You'd Better Be Good

You'd Better Be GoodThis is how we know who the children of God are and who the children of the devil are: Anyone who does not do what is right is not God’s child, nor is anyone who does not love their brother and sister. ~1 John 3:10

It’s funny, the many different ways Christmas has been secularized. In most cases a symbol of something profound and holy has replaced the original thing and the sacred meaning has been lost or minimized.

Advent is definitely one of those things. In ancient times Advent was much more important to the church than Christmas day itself. Like Lent, it was a time of waiting, preparation and self-denial culminating in the receipt of the greatest gift ever given: God’s own Son for mankind’s redemption. And not just the first time 2,021 years ago, but also the long awaited Second Coming when we will receive not just the promise of heaven, but heaven itself will come to earth.

This profound mystery of God’s redemptive plan of salvation for the family of man has been minimized by our culture and reduced to a picture of children waiting for the arrival of a jolly man bearing physical gifts in the form of toys, candy and fruit. You can hear the echoes of Advent in the words of the Christmas classic ‘Santa Claus is Coming to Town’:

You better watch out
You better not cry
You better not pout
I'm telling you why
Santa Claus is coming to town

He's making a list,
He's checking it twice,
He's gonna find out who's naughty or nice
Santa Claus is coming to town

He sees you when you're sleeping
And he knows when you're awake
He knows if you've been bad or good
So be good for goodness’ sake

Watch out, He’s coming! Well, that’s the central theme of Advent, isn’t it? ‘Prepare ye the way of the Lord.’ Christ has come and Christ is coming. So, knowing that He is coming and that His coming is closer today than yesterday, how should we live? Well, we better not cry or pout!

You too, be patient and stand firm, because the Lord’s coming is near. Don’t grumble against one another, brothers and sisters, or you will be judged. The Judge is standing at the door! ~James 5:8-9

He’s got a list and He’s checking it! Have you been naughty or nice?

“Yet there are some in the church… who have not soiled their clothes with evil. They will walk with me in white, for they are worthy. All who are victorious will be clothed in white. I will never erase their names from the Book of Life, but I will announce before my Father and his angels that they are mine. ~ Revelation 3:4-5

He knows ALL about you. He sees you at all times and knows the thoughts of your heart:

O Lord, you have examined my heart
    and know everything about me.
You know when I sit down or stand up.
    You know my thoughts even when I’m far away.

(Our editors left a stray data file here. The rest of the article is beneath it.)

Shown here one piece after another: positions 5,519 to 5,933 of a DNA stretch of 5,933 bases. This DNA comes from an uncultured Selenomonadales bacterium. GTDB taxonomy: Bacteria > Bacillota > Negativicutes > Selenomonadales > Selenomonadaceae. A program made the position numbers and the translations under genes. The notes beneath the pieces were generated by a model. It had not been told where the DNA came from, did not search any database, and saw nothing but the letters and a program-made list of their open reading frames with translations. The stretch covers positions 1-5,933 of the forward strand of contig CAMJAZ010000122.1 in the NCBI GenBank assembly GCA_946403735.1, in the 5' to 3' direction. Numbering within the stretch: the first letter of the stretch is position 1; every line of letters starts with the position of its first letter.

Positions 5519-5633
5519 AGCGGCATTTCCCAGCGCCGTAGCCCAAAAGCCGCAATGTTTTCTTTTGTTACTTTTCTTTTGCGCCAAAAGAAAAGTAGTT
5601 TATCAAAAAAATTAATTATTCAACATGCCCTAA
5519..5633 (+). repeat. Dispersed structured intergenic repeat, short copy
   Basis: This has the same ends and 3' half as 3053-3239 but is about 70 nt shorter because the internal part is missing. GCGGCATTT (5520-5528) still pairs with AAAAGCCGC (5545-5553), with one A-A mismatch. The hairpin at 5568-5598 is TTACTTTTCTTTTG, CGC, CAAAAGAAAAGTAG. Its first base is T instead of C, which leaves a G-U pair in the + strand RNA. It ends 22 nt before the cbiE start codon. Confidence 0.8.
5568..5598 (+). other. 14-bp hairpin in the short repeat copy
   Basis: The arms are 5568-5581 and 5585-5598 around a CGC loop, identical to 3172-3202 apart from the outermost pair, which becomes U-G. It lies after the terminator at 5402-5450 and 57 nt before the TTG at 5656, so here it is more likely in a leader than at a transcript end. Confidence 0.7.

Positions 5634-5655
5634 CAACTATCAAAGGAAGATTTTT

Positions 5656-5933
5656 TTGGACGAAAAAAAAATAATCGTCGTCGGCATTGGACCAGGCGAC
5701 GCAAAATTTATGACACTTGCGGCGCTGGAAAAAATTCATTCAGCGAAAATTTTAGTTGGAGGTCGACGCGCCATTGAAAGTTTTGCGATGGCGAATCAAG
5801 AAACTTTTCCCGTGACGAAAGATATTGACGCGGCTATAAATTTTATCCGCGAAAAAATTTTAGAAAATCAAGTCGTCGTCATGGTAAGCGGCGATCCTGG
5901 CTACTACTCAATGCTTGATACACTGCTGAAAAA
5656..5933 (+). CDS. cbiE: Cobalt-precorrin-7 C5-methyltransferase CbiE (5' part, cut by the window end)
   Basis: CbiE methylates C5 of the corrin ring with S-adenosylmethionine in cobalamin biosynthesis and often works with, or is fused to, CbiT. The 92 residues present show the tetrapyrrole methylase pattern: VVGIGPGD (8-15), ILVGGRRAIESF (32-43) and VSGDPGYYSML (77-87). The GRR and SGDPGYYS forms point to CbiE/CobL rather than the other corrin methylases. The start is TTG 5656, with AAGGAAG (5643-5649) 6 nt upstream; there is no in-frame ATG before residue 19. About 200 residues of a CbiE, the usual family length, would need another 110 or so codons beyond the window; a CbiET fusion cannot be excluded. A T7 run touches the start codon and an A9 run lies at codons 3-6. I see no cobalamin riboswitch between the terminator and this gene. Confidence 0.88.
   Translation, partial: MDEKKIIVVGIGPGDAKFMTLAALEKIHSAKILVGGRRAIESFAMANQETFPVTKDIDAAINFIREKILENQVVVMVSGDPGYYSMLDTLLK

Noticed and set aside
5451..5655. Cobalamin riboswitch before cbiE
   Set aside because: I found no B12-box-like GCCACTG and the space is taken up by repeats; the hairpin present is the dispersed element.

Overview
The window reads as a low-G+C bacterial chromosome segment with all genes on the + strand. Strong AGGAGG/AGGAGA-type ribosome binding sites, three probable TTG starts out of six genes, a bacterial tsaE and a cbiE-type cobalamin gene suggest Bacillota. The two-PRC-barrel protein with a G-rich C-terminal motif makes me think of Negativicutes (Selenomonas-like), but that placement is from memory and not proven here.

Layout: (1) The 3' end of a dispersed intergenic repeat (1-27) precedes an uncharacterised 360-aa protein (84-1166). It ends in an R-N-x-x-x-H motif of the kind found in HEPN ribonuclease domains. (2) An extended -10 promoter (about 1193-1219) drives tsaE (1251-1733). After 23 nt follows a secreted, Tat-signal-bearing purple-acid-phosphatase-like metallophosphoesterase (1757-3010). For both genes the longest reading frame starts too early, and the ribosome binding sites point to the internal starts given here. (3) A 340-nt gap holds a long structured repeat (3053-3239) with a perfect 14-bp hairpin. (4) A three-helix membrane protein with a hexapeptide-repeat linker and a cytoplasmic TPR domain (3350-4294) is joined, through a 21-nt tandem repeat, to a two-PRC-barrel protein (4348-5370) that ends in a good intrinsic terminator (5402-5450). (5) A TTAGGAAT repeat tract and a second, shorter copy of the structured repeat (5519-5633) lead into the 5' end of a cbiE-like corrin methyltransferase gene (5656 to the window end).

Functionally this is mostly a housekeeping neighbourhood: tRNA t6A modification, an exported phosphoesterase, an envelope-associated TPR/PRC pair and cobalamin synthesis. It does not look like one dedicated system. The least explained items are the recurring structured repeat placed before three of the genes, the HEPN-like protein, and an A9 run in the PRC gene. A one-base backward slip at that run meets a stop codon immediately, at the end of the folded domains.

You see me when I travel
    and when I rest at home.
    You know everything I do.

~Psalm 139:1-3

So be good, for ‘Goodness’ sake.’ Well, God is Good, and God is Love and God is Jesus. But to say we should be good for ‘Goodness’ Sake’ to me minimizes the profound heart of the matter, the fundamental point of the Gospel message:

 This is how we know what love is: Jesus Christ laid down his life for us. And we ought to lay down our lives for our brothers and sisters. If anyone has material possessions and sees a brother or sister in need but has no pity on them, how can the love of God be in that person? Dear children, let us not love with words or speech but with actions and in truth. ~1 John 3:16-18

God loved us so very, very much that while we were still sinning, and still far from a relationship with Him, He sent His one and only Son to give everything He had – his very life – to rescue us from Hell and from current and eternal separation from the love of God. This love is profound, so holy, that our response should be unspeakable gratitude and love so strong that we willingly lay aside our will, our possessions, our very lives in service to Jesus as his hands and feet to bless others.

Somehow the message of GIVING our resources, our time and our talents in service to others at Christmastide and throughout the year as an acknowledgement of the debt paid on our behalf which we could never have paid ourselves, has been replaced with RECEIVING gifts which are owed because of our good behavior. The sinless Savior who was ‘God with us’ and who gave his own life as the greatest gift to all mankind has been replaced with a ‘right jolly old elf’ in a red suit who gives gifts only to those who are worthy.

I’m not a Scrooge who says “Bah, Humbug” to decorated trees, flying reindeer, elves on shelves or even Santa. But I DO believe in keeping CHRIST in Christmas. The Grinch didn’t have to bother stealing Christmas, it seems that Madison Avenue, Hollywood and modern culture has done that for him. But “what if Christmas…doesn't come from a store. What if Christmas...perhaps...means a little bit more!” If we who know the Truth of Christmas share it as freely as we pass the cookie platter, maybe a few hearts will grow three sizes…not from sugary sentimentality, but because they are now filled with the Holy Spirit of a loving God Almighty.

Merry CHRISTmas,


The Days of Noah